Former First Lady Barbara Bush has joined a long list of famous people who lived to read their own obituary.
CBS News erroneously published Bush’s obituary Sunday afternoon after her family announced earlier in the day that she was in failing health and had been placed on hospice care after deciding not to seek further medical care.
The online CBS headline read “DO NOT PUBLISH – Former first lady Barbara Bush dies at age 92 DO NOT PUBLISH.” It was subsequently taken down.
The obituary read, “Barbara Bush, the witty, gregarious matriarch of a political dynasty that propelled two of its members to the White House and dominated Republican politics for decades, has died after a series of recent hospitalizations. She was 92. A Bush family spokesman said Bush passed away peacefully in her home, surrounded by loved ones.”
It’s standard fare for news outlets to prepare obituaries for prominent people in advance so they will have them ready when needed.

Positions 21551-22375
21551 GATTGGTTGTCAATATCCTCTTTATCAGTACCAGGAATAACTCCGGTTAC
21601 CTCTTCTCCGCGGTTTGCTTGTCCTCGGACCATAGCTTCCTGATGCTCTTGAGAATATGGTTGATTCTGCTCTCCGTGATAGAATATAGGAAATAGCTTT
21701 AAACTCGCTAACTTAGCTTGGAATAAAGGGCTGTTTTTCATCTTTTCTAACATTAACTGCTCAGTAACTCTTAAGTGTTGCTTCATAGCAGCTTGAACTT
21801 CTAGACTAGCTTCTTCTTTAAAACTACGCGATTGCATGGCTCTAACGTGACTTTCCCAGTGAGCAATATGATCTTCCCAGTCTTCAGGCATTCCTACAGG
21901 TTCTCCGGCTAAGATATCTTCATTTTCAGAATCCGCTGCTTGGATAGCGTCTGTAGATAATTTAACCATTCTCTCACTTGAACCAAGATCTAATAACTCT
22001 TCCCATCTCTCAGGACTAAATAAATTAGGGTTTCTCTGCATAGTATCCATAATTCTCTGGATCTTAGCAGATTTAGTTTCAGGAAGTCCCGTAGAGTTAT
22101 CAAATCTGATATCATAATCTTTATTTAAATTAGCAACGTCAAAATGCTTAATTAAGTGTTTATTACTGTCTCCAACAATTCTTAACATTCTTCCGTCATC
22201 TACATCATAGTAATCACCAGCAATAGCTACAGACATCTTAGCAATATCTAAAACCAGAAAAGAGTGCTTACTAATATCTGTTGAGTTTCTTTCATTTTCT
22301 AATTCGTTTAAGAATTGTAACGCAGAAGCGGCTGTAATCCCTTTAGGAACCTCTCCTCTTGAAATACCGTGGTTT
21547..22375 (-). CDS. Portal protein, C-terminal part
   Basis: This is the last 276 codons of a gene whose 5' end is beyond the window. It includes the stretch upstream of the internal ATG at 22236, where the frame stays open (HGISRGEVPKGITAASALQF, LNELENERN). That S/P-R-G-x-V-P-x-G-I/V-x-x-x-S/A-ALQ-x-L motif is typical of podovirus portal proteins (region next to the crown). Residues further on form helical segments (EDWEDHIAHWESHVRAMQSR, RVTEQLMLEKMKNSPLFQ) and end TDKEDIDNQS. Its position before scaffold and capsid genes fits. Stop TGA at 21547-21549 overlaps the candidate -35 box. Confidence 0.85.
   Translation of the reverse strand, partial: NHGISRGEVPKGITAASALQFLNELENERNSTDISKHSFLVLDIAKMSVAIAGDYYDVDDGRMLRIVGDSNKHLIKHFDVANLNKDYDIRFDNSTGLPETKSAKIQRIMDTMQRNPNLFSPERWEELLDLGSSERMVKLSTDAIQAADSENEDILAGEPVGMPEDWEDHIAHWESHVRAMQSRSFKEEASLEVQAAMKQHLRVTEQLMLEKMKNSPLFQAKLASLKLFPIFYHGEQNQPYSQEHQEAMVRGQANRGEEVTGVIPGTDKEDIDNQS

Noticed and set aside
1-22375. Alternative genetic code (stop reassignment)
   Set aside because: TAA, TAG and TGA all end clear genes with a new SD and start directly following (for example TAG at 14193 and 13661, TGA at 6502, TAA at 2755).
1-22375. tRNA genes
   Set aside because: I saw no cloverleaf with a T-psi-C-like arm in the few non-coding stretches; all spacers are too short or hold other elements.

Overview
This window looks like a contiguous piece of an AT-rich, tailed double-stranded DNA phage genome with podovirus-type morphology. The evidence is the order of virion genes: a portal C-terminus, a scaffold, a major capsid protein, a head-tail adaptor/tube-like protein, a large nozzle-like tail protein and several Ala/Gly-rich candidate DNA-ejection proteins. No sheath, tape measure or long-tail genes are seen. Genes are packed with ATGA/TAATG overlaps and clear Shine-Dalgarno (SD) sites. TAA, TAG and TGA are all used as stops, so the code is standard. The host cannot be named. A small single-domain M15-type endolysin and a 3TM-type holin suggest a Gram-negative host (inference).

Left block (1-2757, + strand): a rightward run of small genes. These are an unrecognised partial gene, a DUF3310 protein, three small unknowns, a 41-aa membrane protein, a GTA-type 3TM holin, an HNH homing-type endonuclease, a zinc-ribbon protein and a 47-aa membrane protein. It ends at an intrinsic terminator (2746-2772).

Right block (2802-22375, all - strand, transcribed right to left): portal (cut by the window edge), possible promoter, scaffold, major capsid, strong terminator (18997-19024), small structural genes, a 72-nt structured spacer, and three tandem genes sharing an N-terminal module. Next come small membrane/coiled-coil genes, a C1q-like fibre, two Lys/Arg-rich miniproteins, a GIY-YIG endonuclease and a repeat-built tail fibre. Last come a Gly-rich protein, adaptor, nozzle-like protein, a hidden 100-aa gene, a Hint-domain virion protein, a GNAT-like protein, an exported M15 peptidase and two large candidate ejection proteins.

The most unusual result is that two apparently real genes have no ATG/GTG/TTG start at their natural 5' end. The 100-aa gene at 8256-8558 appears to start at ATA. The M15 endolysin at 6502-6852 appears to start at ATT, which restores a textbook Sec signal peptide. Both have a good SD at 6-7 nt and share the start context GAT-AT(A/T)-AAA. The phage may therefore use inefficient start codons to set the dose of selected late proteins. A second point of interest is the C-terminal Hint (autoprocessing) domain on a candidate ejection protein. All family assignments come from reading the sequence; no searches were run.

Over the last century there have been several cases of death announcments being prematurely published. Some of those include chemist Alfred Nobel (for whom the Nobel Prize is named), actor Abe Vigoda (who was subject of so many false death announcements that a website was eventually developed to tongue-in-cheek let the world know if he were dead or alive), Actor Sinbad (real name David Adkins, who was the subject of a death hoax), actor Scott Baio, P.T. Barnum, Beyonce, The Big Bang Theory’s Mayim Bialik, Jackie Chan and Fidel Castro.
Over 500 famous people have had their obituaries published prematurely. Bush may be the first husband and wife to separately be listed as deceased. Former president George H. W. Bush has been listed dead numerous times.
Premature obituaries have also been published for financier George Soros, Apple founder Steve Jobs, former Vice President Dick Cheney and Pope John Paul II.
Bush, 92, served as first lady during her husband’s term from 1989-1993 and is the mother of former President George W. Bush. She has been battling chronic obstructive pulmonary disease, or COPD.
Wishes for good health are now pouring into the Bush’s Houston home and offices.